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Prep football: Barnett brothers help fuel Judge's competitive drive

Published November 14, 2013 2:52 pm

Prep football • Bulldogs face Manti for the 3A state title.
This is an archived article that was published on sltrib.com in 2013, and information in the article may be outdated. It is provided only for personal research purposes and may not be reprinted.

They couldn't be further removed from the days perched on the piano bench, firing away their fingers at the keys.

Mark and Max Barnett studied sheet music and rhythms growing up, but they held out hope they'd one day capitalize on the endless hours of route running and drills practiced in the backyard with dad.

Predictably, piano eventually gave way to football, which turned into a breeding ground for competition between themselves and their two brothers, Jack, the oldest, and Alex, the youngest.

The Barnetts already are a football legacy, despite having just one son graduate and move on — Jack, now a sophomore on the Army sprint football team at West Point.

The rest of the clan still paces the turf at McCarthey Stadium for a Bulldog program four quarters — perhaps more — away from hoisting its first state championship in 30 years Saturday when Judge Memorial faces Manti in the Class 3A title game in Ogden.

And Mark and Max have done their part to help the team get this close to glory. Mark, a 5-foot-10 senior team captain, roams the defensive backfield as a hard-hitting cornerback and running back. Max, a 6-foot, 200-pound junior fullback and linebacker, tries to out-hit his big brother, but he's often seen carrying defenders on his back.

They're brothers. They're simultaneously similar and they're miles-apart different.

"I'd love to see them play checkers," Judge coach James Cordova said. "Everything they do is a competition. But at the end of the day, they're brothers and they watch each other's back and they take care of one another."

In the Bulldogs' 49-20 win over Manti on Oct. 16, Max's excitement over a big hit delivered by Mark near the pylon — one that prevented a touchdown — drew a flag for excessive celebration ... on Max.

"I remember I got so jacked up after the hit I was jumping up and down and yelling for him," Max said.

To Mark, he sees Max as a player full of potential.

Now as a team captain, just like Jack was, he no longer can afford to be totally free-spirited on the field, adding that he tries his hardest to avoid trash talk after big plays and big hits.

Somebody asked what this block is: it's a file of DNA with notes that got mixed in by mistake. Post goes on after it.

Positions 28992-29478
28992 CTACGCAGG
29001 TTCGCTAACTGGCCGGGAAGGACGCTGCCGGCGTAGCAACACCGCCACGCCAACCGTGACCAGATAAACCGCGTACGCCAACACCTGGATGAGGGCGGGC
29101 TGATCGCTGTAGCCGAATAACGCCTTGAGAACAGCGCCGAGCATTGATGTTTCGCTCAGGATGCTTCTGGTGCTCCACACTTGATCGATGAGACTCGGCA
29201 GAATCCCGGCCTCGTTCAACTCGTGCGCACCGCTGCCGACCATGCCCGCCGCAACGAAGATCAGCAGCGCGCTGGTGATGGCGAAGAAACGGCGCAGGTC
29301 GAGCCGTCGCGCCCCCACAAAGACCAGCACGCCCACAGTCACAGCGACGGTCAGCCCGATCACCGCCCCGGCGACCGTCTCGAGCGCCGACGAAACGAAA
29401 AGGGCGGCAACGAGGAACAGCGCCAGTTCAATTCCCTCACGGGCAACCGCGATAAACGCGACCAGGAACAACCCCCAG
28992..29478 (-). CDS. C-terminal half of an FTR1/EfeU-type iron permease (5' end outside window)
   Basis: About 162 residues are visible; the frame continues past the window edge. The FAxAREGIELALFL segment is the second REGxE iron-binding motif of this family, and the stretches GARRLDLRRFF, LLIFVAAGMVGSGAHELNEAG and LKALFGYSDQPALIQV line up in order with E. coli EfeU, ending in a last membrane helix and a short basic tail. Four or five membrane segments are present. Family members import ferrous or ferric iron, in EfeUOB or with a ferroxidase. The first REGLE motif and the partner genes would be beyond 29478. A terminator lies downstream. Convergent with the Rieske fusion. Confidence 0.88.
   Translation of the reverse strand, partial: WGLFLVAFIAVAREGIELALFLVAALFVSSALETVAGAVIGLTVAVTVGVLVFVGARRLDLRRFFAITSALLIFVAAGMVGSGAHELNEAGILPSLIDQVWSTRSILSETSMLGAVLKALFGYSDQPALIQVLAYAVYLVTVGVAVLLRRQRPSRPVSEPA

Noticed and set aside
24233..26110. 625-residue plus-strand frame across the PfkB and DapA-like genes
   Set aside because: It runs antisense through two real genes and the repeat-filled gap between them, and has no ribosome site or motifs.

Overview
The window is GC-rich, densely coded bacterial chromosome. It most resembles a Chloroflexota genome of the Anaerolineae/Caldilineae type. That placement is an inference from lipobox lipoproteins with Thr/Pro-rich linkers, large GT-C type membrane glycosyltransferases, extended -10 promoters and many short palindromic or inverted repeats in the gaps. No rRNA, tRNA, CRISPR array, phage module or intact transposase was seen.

"As a junior, Max can bring different stuff to the team than I need to as a senior captain," Mark said. "I've got to be a leader at some point. I learned from Jack, and Max will learn from me when he's a captain next year."

Leadership aspects aside, the Barnett boys have had immeasurable impacts on the field this season as well as in the box score. Mark has rushed for six touchdowns, while Max has rushed for seven. Max leads the Bulldogs in total tackles with 84, including eight tackles for loss, along with two interceptions.

"They're very different athletes, but they're both dynamic in their own way," Cordova said. "They both bring a lot to the table in what they do on both sides of the ball."

Being so close in age, Mark said Max has been nipping at his heels for as long as he can remember. For Max, it doesn't matter who he's facing, the innate intensity always is there.

"I approach football the same way and have my entire life ever since I was in little league," he said.

And they have a familiar face who scouts their team every week.

Jack sends each brother a text wishing them luck before every game. Once the next week rolls around, he watches film and critiques his younger brothers on what they can improve on.

But that hasn't stopped Mark from jawing a bit with the oldest brother, adding that his senior class controls its destiny for a title. The chance to win a title is everything, Mark said, but he's already intrigued by next year's Bulldogs, a team that will feature Max and Alex, who will be a sophomore in 2014.

"We'll see what they can do next year," Mark said, "but it's just all about us right now."

ckamrani@sltrib.comTwitter: @chriskamrani —

Playoff schedule

Class 5A

State semifinals

Friday at Rice-Eccles Stadium

2:30 p.m. • Brighton vs. Jordan

6:30 p.m. • Lone Peak vs. Bingham

Class 4A

State semifinals

Thursday at Rice-Eccles Stadium

2:30 p.m. • Olympus vs. East

6:30 p.m. • Woods Cross vs. Timpview

Class 3AA

State semifinals

At Rice-Eccles Stadium

11 a.m. Thursday • Juan Diego vs. Pine View

11 a.m. Friday • Desert Hills vs. Dixie

Class 3A

State title game

Saturday at Weber State

11 a.m. • Judge vs. Manti

Class 2A

State title game

Saturday at Weber State

4 p.m. • Grand County vs. South Summit

Class 1A

State title game

Saturday at Weber State

1:30 p.m. • Duchesne vs. Rich